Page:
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College of Health Solutions student making a difference in community, her own family

Student posing with grandparents in front of a fountain.

College of Health Solutions student Ansley Devine (center) with her grandparents, Lynda and Ted Doll. Devine got her grandparents involved in her occupational therapy course work. Photo courtesy Ansley Devine

May 14, 2024

By Aidan Hansen

Arizona State University undergraduate student Ansley Devine loves helping her occupational therapy patients, but there are two who hold a very special place in her heart.

A clinical exercise science major in Arizona State University's College of Health Solutions, Devine got her grandpa involved in her coursework during the spring 2023 semester, and her grandma during spring 2024.

It all started as an idea Devine had when she enrolled in Clinical Associate Professor Simon Holzapfel’s Adaptive Exercise Program Practical Experience course.

“Ansley approached me and said, ‘Hey, I don't want to overstep, but would it be possible if my grandpa participates?’ and I said, 'Absolutely,'” Holzapfel said. 

Student and professor pose for a photo in a gym.
From left: College of Health Solutions Clinical Associate Professor Simon Holzapfel and student Ansley Devine. Courtesy photo

His course involves students who want to work with people with chronic conditions and disabilities that affect their daily lives and create a positive environment for those individuals. The course provides those affected with a condition or disability with a safe space to do beneficial exercises and stretches and have fun. 

Devine’s grandparents, Ted and Lynda Doll, ages 81 and 79, respectively, are both affected by chronic conditions that impact their everyday lives. Living in Georgia, her grandparents participate in the program via Zoom. 

Ted Doll has Parkinson's disease, and Lynda Doll has spinal stenosis, acute neuropathy and rheumatoid arthritis. 

Spinal stenosis shortens the space between vertebrates in the spine, pinching nerves. This can cause pain in the lower back, leg muscles and extremities. Because Linda Doll also has acute neuropathy, it has caused her symptoms of spinal stenosis to accelerate faster than normal.

“Within a few months, she regressed from walking independently to having no mobility in her core or lower body without assistance,” Devine said.

Linda Doll recently had surgery to address her spinal stenosis and is recovering well.

“She is still limited in mobility, so in the program I'm focused on helping her build back her core and lower body strength and balance so that she can regain her independence,” Devine said.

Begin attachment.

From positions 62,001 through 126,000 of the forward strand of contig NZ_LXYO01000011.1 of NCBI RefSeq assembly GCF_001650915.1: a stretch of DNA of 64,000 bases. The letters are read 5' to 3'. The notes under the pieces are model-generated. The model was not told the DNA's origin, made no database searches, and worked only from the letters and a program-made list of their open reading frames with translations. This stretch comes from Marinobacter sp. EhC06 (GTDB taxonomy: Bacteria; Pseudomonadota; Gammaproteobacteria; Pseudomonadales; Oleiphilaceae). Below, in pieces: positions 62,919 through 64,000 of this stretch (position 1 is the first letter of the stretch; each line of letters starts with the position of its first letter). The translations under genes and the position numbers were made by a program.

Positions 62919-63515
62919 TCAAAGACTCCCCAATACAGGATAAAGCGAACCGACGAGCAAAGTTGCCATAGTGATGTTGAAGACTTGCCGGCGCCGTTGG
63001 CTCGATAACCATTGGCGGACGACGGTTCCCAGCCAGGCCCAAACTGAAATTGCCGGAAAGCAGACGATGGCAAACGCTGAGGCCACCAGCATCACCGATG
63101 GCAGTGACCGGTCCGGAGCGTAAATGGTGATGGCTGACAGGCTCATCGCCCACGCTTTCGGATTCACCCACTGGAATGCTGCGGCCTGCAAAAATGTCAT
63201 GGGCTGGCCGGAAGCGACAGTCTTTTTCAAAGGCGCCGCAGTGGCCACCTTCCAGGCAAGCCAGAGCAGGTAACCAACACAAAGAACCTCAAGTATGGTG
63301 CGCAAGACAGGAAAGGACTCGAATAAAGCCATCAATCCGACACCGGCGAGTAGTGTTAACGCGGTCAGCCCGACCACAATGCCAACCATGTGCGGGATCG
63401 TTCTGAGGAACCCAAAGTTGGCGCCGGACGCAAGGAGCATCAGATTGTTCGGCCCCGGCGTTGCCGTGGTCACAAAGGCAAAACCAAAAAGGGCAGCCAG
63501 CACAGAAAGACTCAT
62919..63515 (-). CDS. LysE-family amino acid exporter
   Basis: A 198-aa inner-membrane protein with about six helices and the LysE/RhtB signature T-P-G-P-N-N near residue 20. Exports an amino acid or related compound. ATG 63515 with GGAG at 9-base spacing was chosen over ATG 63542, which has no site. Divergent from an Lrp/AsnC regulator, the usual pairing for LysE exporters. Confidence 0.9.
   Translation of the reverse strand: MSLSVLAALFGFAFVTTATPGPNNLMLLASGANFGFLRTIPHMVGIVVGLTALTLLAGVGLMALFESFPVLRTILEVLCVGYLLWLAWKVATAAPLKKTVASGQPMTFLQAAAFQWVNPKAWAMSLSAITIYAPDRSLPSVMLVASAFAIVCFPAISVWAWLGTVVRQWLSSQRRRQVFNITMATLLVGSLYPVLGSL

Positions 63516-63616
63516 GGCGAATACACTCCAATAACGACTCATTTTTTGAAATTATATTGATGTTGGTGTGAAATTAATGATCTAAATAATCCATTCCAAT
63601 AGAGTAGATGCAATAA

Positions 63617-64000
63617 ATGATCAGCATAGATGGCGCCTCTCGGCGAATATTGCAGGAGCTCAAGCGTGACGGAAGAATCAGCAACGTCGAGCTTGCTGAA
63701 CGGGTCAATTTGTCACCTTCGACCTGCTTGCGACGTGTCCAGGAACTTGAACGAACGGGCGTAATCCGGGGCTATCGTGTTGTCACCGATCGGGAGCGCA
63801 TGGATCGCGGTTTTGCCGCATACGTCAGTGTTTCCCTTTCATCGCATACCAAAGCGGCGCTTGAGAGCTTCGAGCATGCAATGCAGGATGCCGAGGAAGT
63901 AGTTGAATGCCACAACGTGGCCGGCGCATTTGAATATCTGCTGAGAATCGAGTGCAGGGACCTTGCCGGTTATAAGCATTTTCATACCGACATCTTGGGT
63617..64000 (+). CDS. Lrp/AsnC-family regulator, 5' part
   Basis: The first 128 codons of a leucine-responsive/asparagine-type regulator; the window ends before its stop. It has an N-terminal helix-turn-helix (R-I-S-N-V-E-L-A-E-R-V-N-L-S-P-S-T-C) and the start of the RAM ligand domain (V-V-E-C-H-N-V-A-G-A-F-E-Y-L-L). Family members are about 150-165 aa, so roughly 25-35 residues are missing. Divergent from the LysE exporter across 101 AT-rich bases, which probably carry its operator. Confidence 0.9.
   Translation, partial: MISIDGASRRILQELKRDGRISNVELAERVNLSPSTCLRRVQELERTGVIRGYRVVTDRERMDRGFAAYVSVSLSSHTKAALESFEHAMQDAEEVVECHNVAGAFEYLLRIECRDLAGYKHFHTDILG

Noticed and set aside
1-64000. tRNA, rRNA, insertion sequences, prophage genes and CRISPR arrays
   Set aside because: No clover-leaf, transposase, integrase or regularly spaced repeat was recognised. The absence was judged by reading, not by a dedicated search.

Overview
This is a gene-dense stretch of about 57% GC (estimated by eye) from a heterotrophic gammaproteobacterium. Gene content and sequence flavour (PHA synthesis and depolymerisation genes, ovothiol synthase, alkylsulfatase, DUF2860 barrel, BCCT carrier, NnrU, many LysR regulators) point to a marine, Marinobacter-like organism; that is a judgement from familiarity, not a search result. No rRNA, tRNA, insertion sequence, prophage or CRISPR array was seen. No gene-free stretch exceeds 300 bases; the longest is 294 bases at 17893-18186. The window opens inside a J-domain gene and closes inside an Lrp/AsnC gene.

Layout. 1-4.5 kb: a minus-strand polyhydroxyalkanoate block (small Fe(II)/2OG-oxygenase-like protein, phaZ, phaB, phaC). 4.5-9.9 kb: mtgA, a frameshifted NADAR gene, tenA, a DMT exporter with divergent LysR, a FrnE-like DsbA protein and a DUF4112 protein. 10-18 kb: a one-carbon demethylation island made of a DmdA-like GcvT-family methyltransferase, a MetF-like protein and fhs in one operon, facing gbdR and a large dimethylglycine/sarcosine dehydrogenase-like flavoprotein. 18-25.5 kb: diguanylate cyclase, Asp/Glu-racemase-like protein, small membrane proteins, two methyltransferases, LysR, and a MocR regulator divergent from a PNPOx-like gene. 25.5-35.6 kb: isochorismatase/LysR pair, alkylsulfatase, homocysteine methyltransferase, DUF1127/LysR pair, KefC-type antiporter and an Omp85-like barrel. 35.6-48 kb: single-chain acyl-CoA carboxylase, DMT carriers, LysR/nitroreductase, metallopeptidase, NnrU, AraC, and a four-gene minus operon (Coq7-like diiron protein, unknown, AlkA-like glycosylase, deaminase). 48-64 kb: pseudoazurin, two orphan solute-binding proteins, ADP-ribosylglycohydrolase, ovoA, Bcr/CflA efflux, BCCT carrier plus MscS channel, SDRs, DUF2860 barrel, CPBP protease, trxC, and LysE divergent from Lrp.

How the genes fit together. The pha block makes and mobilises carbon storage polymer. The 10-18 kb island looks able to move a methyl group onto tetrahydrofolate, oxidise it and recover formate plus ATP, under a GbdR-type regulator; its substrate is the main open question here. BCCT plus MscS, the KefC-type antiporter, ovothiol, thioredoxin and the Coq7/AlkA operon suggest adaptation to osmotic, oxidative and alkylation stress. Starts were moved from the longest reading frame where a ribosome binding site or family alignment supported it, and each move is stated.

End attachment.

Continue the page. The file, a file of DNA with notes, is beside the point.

A common symptom of Parkinson’s is freezing of gait (FOG). This symptom causes imbalance by making those affected take extremely small steps, almost a shuffling motion, instead of walking normally. Devine said some of Ted Doll’s Parkinson’s symptoms appear to have improved since he joined the program.

“My grandpa has always been physically fit, so although he has Parkinson's, he is quick to adapt to new exercises that address his condition,” Devine said. ”In the program, we are able to focus on preventative techniques that address freezing of gait.”

Devine said she and her grandparents were always close, but the program has brought them even closer.

“I know they really enjoy being able to see me in a professional setting and to experience what I'm learning through ASU,” Devine said. “I feel incredibly fortunate that ASU has this course, and I was able to get my grandparents involved.”

Woman lying on the floor looking at a laptop screen.
College of Health Solutions student Ansley Devine works with occupational therapy patients via Zoom as part of her coursework. Courtesy photo

Aiding other patients is also a part of Devine’s time in the program.

She coaches participants with Down syndrome and finds joy in helping every patient she is assigned to. She expressed that the experience of brightening someone’s day through the program is heartwarming and rewarding.

“I cannot express enough the passion that I have for this course and the participants,” Devine said. “Everyone is incredibly nice, and I absolutely love being able to assist someone in reaching their physical activity goals.”

Holzapfel says that there are patients who come back semester after semester and are excited to participate in the program, and that is one of the main reasons he continues the program.

“It makes me feel great. I mean, that's one of the main reasons I run the program is to improve people's lives in some way, in whatever way we can,” Holzapfel said.

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